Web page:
Controversy surrounded Tark during his time with the Rebels, but every time, he seemed to prove himself innocent. He left the program in 1992 to coach the San Antonio Spurs. But after disagreements with team management over roster moves, he was fired 20 games into his first season. Three years later, he was back in coaching, this time with his alma mater Fresno State, where he took the program to a new level. During his seven year run with the Bulldogs, he helped the team win 3 WAC titles and two NCAA Tournament appearances.

Tark passed away in 2015, but his legacy will live forever in the hearts and minds of Rebels fans everywhere. He was an incredible basketball coach who made college basketball relevant in Las Vegas.

Armen Gilliam-Power Forward/Center

Armon Gilliam was a scoring and rebounding machine for UNLV. (Courtesy of Mike Powell/Allsport)

Armen Gilliam was a scoring and rebounding machine for UNLV. (Courtesy of Mike Powell/Allsport)

Since Tark's teams didn't have a prolific center to choose from, I decided to put Gilliam as my center. Nicknamed "The Hammer", he was more of a Power Forward during his college and NBA days, but he could get a lot of rebounds and also get key blocks. I figure even though he was 6'9", he was imposing enough to get the job done as my big man.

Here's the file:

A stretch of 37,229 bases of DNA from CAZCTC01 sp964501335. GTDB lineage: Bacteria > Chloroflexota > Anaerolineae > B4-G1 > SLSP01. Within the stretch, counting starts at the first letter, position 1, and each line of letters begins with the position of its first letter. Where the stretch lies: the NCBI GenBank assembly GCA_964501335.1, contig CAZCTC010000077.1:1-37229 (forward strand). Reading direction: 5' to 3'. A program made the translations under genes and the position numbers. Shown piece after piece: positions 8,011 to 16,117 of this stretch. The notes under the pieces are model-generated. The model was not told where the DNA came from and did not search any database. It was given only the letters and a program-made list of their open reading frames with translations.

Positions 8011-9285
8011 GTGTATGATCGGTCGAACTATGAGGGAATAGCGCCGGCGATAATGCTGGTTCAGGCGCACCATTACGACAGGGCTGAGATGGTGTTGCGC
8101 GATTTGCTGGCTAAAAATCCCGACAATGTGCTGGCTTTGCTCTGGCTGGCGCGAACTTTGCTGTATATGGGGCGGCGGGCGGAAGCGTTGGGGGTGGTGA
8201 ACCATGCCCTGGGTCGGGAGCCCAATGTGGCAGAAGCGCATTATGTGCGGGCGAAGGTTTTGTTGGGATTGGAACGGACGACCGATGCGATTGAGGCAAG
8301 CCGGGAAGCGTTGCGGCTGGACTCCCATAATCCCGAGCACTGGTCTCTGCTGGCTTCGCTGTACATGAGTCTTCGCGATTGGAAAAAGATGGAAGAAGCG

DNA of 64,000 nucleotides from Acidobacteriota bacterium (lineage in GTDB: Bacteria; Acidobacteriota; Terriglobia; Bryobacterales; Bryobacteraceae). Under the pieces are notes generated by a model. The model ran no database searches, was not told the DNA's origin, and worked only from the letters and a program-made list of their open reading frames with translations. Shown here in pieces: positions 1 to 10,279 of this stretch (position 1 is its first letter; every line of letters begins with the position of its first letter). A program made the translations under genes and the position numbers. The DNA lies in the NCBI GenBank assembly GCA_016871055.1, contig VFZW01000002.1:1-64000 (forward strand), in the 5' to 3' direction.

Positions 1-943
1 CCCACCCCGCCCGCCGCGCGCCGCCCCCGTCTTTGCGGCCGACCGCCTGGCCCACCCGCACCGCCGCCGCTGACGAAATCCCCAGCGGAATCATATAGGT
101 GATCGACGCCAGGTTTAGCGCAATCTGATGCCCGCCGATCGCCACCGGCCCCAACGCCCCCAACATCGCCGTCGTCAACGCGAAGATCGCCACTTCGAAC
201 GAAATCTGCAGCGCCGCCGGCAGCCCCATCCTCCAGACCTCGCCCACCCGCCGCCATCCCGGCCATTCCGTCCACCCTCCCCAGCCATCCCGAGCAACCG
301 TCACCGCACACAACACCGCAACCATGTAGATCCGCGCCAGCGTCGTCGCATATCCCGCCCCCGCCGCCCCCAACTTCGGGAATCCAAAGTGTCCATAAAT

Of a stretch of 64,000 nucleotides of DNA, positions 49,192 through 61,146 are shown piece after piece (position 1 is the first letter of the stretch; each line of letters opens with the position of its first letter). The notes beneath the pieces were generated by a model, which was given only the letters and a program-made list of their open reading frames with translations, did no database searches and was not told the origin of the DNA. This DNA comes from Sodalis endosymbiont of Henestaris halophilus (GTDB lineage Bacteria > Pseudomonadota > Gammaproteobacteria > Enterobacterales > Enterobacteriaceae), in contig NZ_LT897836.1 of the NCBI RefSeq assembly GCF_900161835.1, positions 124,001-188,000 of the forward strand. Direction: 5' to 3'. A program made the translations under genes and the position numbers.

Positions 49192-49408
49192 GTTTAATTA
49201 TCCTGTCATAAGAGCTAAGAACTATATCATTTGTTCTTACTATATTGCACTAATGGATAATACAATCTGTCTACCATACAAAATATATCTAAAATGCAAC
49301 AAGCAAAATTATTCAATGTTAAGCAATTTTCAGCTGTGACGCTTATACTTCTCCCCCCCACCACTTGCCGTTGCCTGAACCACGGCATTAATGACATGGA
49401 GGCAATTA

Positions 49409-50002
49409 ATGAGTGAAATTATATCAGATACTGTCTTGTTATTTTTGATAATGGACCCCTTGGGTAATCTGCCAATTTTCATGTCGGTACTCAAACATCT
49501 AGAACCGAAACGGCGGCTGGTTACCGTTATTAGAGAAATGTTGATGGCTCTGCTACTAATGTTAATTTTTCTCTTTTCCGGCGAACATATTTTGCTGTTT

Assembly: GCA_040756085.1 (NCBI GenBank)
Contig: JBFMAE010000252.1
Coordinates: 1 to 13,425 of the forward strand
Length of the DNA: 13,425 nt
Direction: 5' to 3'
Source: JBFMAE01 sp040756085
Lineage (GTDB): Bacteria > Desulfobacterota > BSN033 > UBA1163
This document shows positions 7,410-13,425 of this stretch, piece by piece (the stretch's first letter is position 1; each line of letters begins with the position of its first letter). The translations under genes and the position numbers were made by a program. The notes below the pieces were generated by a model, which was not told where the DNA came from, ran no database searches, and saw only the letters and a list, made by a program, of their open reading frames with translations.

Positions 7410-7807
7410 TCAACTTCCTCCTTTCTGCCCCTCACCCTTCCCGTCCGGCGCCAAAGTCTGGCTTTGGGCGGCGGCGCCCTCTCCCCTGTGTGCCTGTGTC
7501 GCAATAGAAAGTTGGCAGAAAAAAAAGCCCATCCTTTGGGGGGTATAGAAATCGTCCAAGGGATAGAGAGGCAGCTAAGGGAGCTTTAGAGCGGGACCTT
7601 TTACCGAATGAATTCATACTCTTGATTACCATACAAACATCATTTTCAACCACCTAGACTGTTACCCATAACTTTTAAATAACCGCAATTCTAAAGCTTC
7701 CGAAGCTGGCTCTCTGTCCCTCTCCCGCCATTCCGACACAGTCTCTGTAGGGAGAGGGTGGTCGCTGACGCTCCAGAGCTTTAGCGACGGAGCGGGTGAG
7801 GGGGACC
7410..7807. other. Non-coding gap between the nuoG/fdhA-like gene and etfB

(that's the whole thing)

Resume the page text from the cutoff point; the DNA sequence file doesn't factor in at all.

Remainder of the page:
His 1985-86 and 1986-87 seasons were pretty darn solid for the Rebels, especially the 86-87 campaign, where he averaged 9.5 rebounds and 23.7 points per game. He helped UNLV score the most points per game that year, and assisted them in going to the Final Four, where they fell to Bobby Knight's Indiana Hoosiers. He also went on to a nice 13 year career in the NBA, where he put up 13.7 PPG and 6.9 rebounds per contest.